- Decluttering liberates your whole life. I have found this to be absolutely true. First of all, having less stuff frees up your time. You know exactly what you have and where it is, so you don’t waste time searching! Tidying is a dream (so I can have people round at short notice), cleaning is a dream (so I can live a healthier life), shopping is a dream (because I’ve got rid of my emotional need to shop…well, mostly, but we all have our challenges). Having less choice means choices can be made more quickly, packing is a dream (so I can travel more). I have a little bit more money than I did and my sense of self is stronger (because I’m not weighed down by all the hidden emotional boxes or by too much choice of ‘which me to be’ around). I have more time to pursue what is really important. I was sceptical right to the end that shedding stuff would really change my life. And it does take a while (see number 3!)…but one day something just clicks.
- Anyone can do this. It’s not about decor or design. I might like more ornaments and pictures than you. It’s about what you keep and who you are and whether the stuff around you helps or hinders that. Some good advice from the decluttering sites is to start small. Do the junk drawer, do one area or one room and feel what it is like to live only with what you need. Feel what it is like to let actual life creep in…when you’re not so buried in stuff. We all start in different places and go on different journeys but that’s true generally of life.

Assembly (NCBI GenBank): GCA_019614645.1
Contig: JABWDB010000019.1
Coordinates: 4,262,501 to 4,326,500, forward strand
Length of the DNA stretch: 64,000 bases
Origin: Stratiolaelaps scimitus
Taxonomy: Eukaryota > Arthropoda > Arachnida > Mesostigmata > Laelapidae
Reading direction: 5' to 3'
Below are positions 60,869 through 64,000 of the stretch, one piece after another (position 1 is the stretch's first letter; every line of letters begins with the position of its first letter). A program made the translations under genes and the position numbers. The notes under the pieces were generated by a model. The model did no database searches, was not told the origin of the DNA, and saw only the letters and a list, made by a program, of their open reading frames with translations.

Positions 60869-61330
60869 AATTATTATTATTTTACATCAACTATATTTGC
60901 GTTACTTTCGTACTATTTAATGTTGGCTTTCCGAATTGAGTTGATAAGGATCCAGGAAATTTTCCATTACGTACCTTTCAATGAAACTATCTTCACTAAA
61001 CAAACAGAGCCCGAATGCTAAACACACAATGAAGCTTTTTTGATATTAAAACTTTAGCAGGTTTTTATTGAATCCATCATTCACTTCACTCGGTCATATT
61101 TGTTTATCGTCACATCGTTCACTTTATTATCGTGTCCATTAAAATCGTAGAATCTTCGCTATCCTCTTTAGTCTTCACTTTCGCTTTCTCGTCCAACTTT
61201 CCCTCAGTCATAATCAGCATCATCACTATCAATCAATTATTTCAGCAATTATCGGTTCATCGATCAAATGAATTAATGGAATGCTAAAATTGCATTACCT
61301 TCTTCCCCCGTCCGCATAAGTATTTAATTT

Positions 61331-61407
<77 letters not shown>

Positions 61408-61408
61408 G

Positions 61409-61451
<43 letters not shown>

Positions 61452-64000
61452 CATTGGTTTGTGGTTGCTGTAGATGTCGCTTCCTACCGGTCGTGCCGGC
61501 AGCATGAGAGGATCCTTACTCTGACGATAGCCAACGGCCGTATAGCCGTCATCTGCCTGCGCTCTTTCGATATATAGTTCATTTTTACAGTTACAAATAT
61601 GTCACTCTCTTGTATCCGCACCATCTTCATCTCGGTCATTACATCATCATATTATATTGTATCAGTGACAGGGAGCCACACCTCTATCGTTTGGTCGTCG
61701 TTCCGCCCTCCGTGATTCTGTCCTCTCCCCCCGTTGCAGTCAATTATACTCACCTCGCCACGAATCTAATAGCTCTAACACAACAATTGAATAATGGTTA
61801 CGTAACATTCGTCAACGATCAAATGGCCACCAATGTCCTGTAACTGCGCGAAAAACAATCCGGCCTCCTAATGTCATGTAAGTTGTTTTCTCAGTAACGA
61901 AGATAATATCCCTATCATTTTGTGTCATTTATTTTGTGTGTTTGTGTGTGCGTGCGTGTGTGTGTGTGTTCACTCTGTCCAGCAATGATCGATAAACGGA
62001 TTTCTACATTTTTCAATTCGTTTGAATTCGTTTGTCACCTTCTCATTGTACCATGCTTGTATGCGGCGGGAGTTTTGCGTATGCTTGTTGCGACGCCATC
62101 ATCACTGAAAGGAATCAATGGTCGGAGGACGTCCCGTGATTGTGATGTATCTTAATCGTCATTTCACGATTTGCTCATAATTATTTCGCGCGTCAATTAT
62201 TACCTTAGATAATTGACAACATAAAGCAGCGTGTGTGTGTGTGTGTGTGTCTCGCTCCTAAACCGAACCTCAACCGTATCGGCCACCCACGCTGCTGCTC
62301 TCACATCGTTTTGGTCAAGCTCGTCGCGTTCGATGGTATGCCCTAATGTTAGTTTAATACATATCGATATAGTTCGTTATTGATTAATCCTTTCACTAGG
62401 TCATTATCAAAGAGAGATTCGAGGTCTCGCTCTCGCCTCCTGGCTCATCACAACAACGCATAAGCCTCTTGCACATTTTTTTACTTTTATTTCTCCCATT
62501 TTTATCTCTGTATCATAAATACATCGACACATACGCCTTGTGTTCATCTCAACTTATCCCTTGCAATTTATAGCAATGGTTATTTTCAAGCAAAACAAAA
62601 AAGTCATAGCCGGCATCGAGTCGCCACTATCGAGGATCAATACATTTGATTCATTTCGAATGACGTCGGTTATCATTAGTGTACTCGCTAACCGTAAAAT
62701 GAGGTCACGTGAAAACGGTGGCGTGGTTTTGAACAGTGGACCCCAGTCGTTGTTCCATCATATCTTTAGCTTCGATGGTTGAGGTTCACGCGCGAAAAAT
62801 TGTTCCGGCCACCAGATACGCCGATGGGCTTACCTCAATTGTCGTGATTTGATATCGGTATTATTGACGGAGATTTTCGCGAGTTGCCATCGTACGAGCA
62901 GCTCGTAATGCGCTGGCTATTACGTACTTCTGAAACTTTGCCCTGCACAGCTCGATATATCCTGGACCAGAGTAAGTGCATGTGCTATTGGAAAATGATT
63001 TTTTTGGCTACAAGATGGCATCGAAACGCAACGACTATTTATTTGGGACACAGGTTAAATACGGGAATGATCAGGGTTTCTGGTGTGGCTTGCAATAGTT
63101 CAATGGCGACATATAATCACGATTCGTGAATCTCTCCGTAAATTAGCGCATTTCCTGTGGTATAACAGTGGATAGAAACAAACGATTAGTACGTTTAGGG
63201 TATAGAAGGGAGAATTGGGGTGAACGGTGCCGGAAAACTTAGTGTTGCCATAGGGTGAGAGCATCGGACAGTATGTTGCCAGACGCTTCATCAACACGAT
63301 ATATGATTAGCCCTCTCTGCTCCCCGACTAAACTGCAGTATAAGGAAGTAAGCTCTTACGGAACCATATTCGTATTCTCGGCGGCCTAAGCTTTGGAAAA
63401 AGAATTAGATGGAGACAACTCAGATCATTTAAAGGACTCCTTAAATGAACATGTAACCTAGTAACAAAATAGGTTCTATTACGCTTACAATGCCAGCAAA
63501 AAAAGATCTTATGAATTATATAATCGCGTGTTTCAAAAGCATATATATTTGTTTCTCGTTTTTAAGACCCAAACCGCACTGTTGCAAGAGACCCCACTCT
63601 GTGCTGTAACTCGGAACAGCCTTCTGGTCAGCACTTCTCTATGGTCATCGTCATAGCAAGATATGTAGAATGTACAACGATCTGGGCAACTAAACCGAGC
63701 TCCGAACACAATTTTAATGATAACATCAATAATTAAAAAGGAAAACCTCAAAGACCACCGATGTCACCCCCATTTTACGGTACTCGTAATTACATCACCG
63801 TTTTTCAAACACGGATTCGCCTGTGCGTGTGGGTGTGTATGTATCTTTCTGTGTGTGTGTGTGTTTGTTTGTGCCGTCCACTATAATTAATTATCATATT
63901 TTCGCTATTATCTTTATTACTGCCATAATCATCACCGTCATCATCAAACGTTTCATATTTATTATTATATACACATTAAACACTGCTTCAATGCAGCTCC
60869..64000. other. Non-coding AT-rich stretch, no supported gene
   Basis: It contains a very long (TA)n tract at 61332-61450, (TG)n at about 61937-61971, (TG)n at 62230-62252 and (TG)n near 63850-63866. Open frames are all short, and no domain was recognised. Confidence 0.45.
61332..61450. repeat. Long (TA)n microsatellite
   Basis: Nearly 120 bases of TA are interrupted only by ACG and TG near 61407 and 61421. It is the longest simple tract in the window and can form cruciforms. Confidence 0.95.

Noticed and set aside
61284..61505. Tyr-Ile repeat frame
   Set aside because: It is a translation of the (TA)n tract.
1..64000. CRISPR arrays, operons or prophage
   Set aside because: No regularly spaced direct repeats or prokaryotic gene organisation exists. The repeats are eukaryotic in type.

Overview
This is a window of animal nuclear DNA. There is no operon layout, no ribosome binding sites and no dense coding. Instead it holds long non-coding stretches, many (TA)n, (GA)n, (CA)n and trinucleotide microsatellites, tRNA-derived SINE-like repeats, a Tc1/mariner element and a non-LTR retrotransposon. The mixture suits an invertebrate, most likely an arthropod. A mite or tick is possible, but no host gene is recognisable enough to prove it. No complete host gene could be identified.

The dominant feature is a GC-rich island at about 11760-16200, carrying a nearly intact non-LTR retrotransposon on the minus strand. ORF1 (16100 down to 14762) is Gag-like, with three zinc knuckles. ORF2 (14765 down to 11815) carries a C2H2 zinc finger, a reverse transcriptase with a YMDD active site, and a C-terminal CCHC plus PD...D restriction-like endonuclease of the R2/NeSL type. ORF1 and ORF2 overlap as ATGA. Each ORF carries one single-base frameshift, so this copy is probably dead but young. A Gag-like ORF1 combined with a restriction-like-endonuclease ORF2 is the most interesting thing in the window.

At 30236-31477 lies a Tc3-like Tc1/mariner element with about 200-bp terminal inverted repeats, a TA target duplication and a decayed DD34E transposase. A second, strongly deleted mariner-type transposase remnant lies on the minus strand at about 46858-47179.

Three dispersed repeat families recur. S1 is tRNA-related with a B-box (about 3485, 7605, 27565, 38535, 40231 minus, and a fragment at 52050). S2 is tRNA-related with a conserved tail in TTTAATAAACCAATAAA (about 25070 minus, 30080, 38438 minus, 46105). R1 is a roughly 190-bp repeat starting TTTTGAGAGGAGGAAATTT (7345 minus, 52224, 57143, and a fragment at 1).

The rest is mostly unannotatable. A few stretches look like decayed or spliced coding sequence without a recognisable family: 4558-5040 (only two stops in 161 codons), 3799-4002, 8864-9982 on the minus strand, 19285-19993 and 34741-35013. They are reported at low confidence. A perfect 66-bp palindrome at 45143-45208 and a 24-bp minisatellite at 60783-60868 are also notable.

- It’s the future. I believe that. We are seeing more people questioning consumerism. ‘Stuffocation’ by James Wallman is an interesting book. With digital transformation, technology and changing mindsets we are all gravitating more towards experiences rather than stuff. Or, rather, stuff for its own sake, just to ‘have it’. The stuff enhances the experience. Does your stuff enhance your experience?
Decluttering my life is proving to be one of the most challenging, rewarding, interesting periods of my life and it’s not over. More than ever I view this as a way of life not a one-off event. Continually and periodically going through the things you choose to have around and asking the questions: “Why am I keeping you?” “What do you add to my life?” And somehow in doing so what I am really asking is “Why am I doing what I’m doing?”, “Is this still the life I want to live?” I’m not done with this learning yet.
I also write poetry on decluttering and changing your life and have published a book on Amazon: Poems from Decluttering My Life